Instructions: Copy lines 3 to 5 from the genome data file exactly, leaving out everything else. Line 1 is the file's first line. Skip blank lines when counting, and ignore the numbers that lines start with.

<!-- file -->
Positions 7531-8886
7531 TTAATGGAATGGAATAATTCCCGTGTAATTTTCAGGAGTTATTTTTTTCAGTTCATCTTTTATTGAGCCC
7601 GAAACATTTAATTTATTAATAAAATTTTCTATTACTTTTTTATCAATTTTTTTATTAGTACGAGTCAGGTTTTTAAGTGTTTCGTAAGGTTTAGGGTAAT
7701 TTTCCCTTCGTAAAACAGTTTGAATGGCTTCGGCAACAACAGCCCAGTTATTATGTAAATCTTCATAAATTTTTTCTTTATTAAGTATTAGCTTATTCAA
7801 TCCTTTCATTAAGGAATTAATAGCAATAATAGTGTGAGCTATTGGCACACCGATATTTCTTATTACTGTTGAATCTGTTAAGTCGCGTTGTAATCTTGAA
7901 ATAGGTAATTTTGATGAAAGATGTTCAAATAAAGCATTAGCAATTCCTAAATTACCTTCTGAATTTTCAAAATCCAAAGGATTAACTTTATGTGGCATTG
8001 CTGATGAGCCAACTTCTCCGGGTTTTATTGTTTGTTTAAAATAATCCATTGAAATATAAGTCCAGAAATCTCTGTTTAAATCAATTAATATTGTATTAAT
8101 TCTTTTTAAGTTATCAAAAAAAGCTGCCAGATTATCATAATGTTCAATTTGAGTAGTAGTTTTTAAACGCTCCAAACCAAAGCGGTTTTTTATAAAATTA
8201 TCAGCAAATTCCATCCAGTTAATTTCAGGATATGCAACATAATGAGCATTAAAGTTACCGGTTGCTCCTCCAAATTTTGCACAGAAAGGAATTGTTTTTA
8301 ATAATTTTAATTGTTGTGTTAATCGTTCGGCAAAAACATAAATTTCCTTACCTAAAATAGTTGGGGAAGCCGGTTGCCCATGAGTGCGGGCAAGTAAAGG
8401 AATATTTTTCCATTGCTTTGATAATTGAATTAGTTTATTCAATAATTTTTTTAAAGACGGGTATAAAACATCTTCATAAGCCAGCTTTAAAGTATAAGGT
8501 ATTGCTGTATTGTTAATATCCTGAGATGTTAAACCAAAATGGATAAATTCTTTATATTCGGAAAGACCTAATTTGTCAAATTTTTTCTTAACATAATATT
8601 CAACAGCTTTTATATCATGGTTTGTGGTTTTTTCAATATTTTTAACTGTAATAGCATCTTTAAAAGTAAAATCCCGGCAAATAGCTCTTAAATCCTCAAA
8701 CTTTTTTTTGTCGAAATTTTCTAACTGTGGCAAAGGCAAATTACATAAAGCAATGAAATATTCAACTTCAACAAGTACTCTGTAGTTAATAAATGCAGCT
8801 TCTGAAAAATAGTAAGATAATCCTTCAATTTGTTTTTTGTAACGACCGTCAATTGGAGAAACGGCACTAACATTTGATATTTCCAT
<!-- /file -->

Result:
7601 GAAACATTTAATTTATTAATAAAATTTTCTATTACTTTTTTATCAATTTTTTTATTAGTACGAGTCAGGTTTTTAAGTGTTTCGTAAGGTTTAGGGTAAT
7701 TTTCCCTTCGTAAAACAGTTTGAATGGCTTCGGCAACAACAGCCCAGTTATTATGTAAATCTTCATAAATTTTTTCTTTATTAAGTATTAGCTTATTCAA
7801 TCCTTTCATTAAGGAATTAATAGCAATAATAGTGTGAGCTATTGGCACACCGATATTTCTTATTACTGTTGAATCTGTTAAGTCGCGTTGTAATCTTGAA